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Working with Raspberry Pi SenseHAT

This example shows you how to read the sensor values, read the position of joystick and control the LED Matrix on Raspberry Pi® Sense HAT using MATLAB® Support Package for Raspberry Pi Hardware.

Introduction

The Raspberry Pi Sense HAT is an add-on board that includes an 8X8 RGB LED matrix, a five-position joystick and the following sensors:

  • Humidity sensor

  • Pressure sensor

  • IMU sensor (Accelerometer, Gyroscope, and Magnetometer).

In this example you will learn how to create a sensehat object to connect to the Raspberry Pi Sense HAT, read sensor values, read the position of the joystick and control the LED matrix.

Prerequisites

Required Hardware

To run this example you will need the following hardware:

  • Raspberry Pi hardware

  • Raspberry Pi Sense HAT

Connect Sense HAT

Attach the Sense HAT to the Raspberry Pi expansion header. Make sure that you power down your Raspberry Pi before attempting to attach the Sense HAT.

Create a Sense HAT object

Create a Sense HAT object by executing the following on the MATLAB prompt.

clear rpi
clear mysensehat
rpi = raspi;
mysensehat = sensehat(rpi);

mysensehat is a handle to a sensehat object.

Let us read the temperature from Sense HAT.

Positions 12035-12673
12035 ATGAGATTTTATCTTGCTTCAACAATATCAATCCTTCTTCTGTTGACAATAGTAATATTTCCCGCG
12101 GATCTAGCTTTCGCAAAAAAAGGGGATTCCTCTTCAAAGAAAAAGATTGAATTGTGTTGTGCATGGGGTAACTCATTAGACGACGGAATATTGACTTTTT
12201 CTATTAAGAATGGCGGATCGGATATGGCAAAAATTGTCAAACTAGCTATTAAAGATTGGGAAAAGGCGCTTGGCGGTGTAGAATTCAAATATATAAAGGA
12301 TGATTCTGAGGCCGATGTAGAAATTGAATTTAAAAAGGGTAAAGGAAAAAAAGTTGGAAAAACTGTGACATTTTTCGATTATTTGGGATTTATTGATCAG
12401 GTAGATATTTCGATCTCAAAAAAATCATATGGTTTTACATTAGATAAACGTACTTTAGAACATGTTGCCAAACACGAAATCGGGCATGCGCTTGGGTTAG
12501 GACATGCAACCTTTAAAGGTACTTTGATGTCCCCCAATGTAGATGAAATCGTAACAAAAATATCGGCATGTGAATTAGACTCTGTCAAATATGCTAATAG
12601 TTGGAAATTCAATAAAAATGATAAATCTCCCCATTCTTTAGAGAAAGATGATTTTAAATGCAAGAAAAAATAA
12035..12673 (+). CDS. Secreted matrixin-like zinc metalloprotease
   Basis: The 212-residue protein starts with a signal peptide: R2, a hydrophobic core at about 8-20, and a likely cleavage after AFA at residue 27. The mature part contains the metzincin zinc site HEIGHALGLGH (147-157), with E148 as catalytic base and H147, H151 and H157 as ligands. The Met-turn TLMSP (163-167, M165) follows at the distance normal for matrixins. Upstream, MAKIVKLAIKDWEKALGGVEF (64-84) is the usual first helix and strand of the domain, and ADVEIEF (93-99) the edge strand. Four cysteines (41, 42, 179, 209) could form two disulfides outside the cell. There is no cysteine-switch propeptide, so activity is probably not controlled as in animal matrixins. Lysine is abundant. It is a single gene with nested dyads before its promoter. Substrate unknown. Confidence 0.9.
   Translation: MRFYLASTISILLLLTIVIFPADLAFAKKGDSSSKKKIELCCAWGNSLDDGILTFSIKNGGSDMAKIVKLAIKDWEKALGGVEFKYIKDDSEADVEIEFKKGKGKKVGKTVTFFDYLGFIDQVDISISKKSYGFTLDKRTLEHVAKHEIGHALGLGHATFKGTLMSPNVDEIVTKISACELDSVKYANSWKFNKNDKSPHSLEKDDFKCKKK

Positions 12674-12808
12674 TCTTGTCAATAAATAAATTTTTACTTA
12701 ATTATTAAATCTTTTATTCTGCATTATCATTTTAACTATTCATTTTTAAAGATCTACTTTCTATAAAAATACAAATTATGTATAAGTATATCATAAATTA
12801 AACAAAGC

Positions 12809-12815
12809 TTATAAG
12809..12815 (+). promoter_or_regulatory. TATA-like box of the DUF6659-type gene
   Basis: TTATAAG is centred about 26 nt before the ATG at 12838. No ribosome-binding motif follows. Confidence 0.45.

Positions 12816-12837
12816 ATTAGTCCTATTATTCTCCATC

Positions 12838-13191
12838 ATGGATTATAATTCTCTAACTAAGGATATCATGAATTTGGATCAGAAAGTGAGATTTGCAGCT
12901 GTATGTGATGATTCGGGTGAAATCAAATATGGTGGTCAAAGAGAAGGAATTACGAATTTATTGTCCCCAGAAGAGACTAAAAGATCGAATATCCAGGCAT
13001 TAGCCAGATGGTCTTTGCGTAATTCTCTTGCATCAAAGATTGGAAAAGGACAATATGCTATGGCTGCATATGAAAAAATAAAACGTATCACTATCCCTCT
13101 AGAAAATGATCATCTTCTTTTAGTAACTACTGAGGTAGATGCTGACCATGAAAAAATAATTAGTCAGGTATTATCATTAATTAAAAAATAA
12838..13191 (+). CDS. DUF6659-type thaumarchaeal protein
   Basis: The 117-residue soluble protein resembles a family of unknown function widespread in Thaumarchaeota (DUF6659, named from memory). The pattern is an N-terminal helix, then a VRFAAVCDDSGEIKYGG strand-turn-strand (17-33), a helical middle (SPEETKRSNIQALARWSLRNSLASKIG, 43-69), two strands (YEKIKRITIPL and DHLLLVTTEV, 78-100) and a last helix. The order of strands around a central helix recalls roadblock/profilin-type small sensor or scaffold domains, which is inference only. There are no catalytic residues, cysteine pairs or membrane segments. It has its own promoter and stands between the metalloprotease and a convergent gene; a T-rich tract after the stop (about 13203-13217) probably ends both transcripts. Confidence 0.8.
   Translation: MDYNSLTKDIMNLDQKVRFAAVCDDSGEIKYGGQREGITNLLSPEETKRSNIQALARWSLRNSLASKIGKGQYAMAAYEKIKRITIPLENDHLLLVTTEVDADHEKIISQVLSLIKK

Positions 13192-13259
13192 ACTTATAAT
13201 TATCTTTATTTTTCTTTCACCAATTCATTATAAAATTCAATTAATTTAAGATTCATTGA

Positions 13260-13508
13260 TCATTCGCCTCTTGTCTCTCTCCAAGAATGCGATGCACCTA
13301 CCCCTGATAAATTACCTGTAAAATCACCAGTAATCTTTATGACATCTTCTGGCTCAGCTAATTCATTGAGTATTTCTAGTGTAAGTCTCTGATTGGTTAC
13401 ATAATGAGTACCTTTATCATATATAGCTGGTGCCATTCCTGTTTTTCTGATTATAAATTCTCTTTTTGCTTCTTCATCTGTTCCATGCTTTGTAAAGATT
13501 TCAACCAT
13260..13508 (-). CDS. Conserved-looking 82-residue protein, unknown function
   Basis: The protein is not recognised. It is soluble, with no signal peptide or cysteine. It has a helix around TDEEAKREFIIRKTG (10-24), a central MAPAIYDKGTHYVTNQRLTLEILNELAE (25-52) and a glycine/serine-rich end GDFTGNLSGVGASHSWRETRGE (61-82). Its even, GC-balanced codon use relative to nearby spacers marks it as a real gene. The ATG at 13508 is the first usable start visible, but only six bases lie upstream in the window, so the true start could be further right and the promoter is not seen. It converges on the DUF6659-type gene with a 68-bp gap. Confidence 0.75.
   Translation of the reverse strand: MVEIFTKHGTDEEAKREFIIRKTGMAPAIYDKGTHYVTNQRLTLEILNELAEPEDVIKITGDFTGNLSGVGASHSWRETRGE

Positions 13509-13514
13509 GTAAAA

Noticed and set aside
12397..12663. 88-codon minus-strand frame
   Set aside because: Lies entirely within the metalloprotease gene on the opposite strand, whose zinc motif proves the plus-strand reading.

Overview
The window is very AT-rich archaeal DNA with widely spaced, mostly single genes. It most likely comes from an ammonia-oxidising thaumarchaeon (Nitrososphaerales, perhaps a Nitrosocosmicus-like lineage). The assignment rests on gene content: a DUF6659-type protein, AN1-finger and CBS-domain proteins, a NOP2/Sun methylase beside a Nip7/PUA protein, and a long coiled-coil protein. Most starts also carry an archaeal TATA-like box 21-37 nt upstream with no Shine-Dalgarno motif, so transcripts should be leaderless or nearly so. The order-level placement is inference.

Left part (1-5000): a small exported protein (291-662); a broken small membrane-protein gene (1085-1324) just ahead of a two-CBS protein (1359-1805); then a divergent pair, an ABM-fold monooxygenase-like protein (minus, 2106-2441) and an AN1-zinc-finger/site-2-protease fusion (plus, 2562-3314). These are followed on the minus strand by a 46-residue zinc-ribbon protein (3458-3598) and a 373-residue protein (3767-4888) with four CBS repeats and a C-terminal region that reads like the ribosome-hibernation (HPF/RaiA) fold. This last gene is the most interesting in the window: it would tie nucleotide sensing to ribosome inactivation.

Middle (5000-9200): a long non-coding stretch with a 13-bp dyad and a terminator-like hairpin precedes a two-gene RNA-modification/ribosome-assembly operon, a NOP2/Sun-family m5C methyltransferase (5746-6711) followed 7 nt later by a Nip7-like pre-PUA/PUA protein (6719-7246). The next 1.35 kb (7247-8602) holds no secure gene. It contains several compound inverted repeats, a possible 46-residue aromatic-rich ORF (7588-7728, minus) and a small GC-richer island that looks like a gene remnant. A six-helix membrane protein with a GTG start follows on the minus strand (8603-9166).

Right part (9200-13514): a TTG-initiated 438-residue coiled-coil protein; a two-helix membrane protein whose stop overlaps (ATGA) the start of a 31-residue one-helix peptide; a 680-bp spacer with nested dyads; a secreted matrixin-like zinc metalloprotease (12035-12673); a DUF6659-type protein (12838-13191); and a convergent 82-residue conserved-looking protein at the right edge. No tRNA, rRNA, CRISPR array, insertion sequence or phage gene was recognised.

readTemperature(mysensehat)

Reading Environmental Sensors

Sense HAT includes humidity and pressure sensors which measure the temperature, the pressure and the humidity. Let's read the value of humidity and pressure measured by these sensors.

readHumidity(mysensehat)
readPressure(mysensehat)

Temperature can be read from either the humidity sensor or the pressure sensor. To read the temperature from the humidity sensor, execute the following on the MATLAB prompt:

readTemperature(mysensehat,'usehumiditysensor')

To read the temperature from the pressure sensor, execute the following on the MATLAB prompt:

readTemperature(mysensehat,'usepressuresensor')

By default, the temperature is read from the humidity sensor. Hence, readTemperature(mysensehat) is same as readTemperature(mysensehat,'HumiditySensor').

Read the IMU sensor.

Sense HAT has an IMU sensor which consists of an accelerometer, a gyroscope and a magnetometer. The IMU sensor measures acceleration, angular velocity and magnetic field along the X, Y and Z axis. To read the acceleration, execute the following on the MATLAB prompt:

readAcceleration(mysensehat)

readAcceleration returns a 1-by-3 vector of acceleration values measured along the X, Y and Z axis.

To read the angular velocity, execute the following on the MATLAB prompt:

readAngularVelocity(mysensehat)

readAngularVelocity returns a 1-by-3 vector of angular velocity values measured along the X, Y, and Z axis.

To read the magnetic field, execute the following on the MATLAB prompt:

readMagneticField(mysensehat)

readMagneticField returns a 1-by-3 vector of magnetic field values measured along the X, Y, and Z axis.

Read the state of the joystick

Sense HAT has a 5 position mini joystick. Let us read the position of the joystick.

readJoystick(mysensehat)

readJoystick returns the a value between 0 to 5 depending on the position of the joystick.

  • 0 - Not pressed

  • 1 - Centre

  • 2 - Left

  • 3 - Up

  • 4 - Right

  • 5 - Down